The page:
‘We want to be everywhere’: Infant nutrition firm ByHeart to triple production, enter retail

By Teodora Lyubomirova

- Last updated on GMT

GettyImages/Liudmila Chernetska
GettyImages/Liudmila Chernetska

Related tags Infant Nutrition Infant formula early life nutrition Health claims Clean label Organic

The US organic, clean-label formula brand is gearing to re-open to customers as it acquires two additional manufacturing plants to bolster its production output.

How does one reinvent something as ubiquitous as infant formula? According to US infant nutrition company ByHeart, it’s all about going back to basics – in their case, spending five years to research, formulate and test a product that comes as close as possible to breast milk on nutrients and digestibility while retaining a clean label. The company uses organic milk sourced from Maple Hill Creamery, protein (alpha-lactalbumin) from Arla Foods, and organic oils from Adams to create its Whole Nutrition Infant Formula, which is sold via subscription through ByHeart’s website – though sales are now on pause while the firm is making changes to its supply chain.

“Building the company from scratch allowed us to personally source each ingredient, apply rigorous quality standards to every step in our process and innovate to create a formula that delivers the most important benefits closer to breast milk through clean ingredients,” said Mia Funt, president and co-founder of ByHeart. “We created the first clinically proven, easy-to-digest infant formula with no corn syrup, maltodextrin, soy, or palm oil. And our ByHeart’s patented protein blend gets closest to breast milk to drive ‘all in one’ functional benefits for a baby. Our results from our clinical study have been published in the Journal of Pediatric Gastroenterology and Nutrition.”

ByHeart says it’s also the first new US infant formula brand to come to market in more than 15 years. At launch, it reported ‘tremendous demand’ for its product, and with shortages experienced by many infant manufacturers at the time, ByHeart made headlines for being among the few merchants able to fulfil orders. This feat was accomplished through what the company refers to ‘redundancy’ in its production ecosystem. “We would not have been able to create this product without this degree of ownership and oversight of our supply chain,” explained Funt. “We built an entirely new product and supply chain from the ground up, which meant it took us five years to launch rather than one. We knew we had to take the harder and longer path to market.”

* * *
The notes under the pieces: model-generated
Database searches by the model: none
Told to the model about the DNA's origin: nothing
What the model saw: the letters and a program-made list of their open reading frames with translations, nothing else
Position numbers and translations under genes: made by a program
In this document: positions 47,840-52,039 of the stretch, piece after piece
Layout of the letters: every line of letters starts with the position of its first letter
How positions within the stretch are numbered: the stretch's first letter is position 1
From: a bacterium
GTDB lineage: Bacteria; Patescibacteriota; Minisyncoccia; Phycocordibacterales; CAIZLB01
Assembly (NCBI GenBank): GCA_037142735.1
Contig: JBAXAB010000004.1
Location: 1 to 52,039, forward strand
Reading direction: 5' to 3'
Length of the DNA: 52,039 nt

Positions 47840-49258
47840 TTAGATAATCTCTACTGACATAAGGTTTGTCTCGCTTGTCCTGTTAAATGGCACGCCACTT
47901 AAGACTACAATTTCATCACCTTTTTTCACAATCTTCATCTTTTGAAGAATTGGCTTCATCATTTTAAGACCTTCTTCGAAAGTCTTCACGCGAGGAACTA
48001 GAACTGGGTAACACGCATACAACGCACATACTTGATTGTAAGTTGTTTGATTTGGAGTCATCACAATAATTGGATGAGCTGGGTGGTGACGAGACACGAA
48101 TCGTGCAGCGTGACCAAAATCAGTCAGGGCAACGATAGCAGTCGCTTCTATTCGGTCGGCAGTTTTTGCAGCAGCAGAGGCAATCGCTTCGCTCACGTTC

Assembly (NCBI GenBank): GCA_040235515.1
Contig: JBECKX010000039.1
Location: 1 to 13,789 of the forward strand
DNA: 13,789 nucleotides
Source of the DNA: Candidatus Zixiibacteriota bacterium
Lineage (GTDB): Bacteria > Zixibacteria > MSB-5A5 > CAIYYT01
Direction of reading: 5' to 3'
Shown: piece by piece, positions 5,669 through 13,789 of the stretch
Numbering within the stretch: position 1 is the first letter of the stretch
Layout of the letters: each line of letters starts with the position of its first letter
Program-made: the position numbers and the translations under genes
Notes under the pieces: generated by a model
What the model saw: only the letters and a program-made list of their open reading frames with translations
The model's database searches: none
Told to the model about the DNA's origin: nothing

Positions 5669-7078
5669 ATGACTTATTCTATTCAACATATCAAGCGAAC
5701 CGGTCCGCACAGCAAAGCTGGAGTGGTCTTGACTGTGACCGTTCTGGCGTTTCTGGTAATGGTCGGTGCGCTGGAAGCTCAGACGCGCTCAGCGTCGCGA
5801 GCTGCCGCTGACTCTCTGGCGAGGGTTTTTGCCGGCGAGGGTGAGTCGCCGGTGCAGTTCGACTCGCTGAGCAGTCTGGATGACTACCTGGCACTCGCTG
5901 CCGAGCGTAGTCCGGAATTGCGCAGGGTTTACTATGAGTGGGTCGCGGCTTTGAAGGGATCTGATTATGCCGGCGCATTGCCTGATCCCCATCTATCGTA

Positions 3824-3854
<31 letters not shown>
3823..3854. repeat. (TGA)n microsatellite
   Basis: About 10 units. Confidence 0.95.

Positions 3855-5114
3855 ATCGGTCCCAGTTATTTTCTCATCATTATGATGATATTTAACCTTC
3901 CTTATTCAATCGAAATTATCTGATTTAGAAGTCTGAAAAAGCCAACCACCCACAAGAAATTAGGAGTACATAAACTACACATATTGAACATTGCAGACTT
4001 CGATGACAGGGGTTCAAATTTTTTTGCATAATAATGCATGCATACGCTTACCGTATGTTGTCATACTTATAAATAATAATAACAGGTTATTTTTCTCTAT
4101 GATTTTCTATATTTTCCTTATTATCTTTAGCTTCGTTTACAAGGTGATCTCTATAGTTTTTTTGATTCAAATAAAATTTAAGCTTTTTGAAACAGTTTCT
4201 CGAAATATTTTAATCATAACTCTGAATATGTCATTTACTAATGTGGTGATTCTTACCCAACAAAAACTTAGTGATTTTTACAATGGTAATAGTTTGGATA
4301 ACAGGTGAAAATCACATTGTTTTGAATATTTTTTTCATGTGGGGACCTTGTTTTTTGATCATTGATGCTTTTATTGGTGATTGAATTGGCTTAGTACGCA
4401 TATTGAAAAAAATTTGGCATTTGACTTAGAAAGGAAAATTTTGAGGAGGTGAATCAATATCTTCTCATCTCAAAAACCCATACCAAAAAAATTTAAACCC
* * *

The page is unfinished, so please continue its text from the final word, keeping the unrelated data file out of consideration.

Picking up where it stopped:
To bolster production output, the firm has continued to invest in its supply chain, announcing two recent acquisitions: of Cascadia Nutrition, a manufacturing and blending plant in Portland, Oregon, and of DairiConcepts' FDA-registered facility in Allerton, Iowa. “Investing in end-to-end US manufacturing and owning three domestic facilities should allow us to provide formula to more families and strengthen the supply of this vital first food,” Funt said, estimating that this would allow the company to triple its supply capacity and achieve a goal of feeding half a million babies a year.

“Now that ByHeart owns three manufacturing facilities, we now have full oversight of our end-to-end manufacturing process, which was our goal from the start,” they continued.

“This provides us with sufficient manufacturing capacity to reliably and safely meet the needs of families across the country by fully reopening to customers in Q2 of 2023. At ByHeart, we will also be entering retail in the second half of 2023 and will have more details to share in the coming months.” - Mia Funt, president and co-founder of ByHeart

There could be more than meets the eye as ByHeart takes over DairiConcepts’ Iowa plant. The Dairy Farmers of America subsidiary has cooperated with the company since 2018, and ByHeart says it will ‘continue to explore potential ways’ to work with the co-op. “There are no current plans for them to provide milk for the facility,” Funt confirmed.

As ByHeart gears for re-opening in the second quarter of 2023, how has the direct subscriptions model worked out for the company? “Currently, direct subscriptions are a small part of the US infant formula market,” explained Funt. “However, we believe that, done right, it is a model that can transform the customer experience."

“Within six days of launch, we sold to customers in all 50 states, which demonstrated the power of e-commerce in the infant formula category. This year, we are looking forward to launching in retail in addition to selling on our website. We want to be everywhere parents need us to be.”

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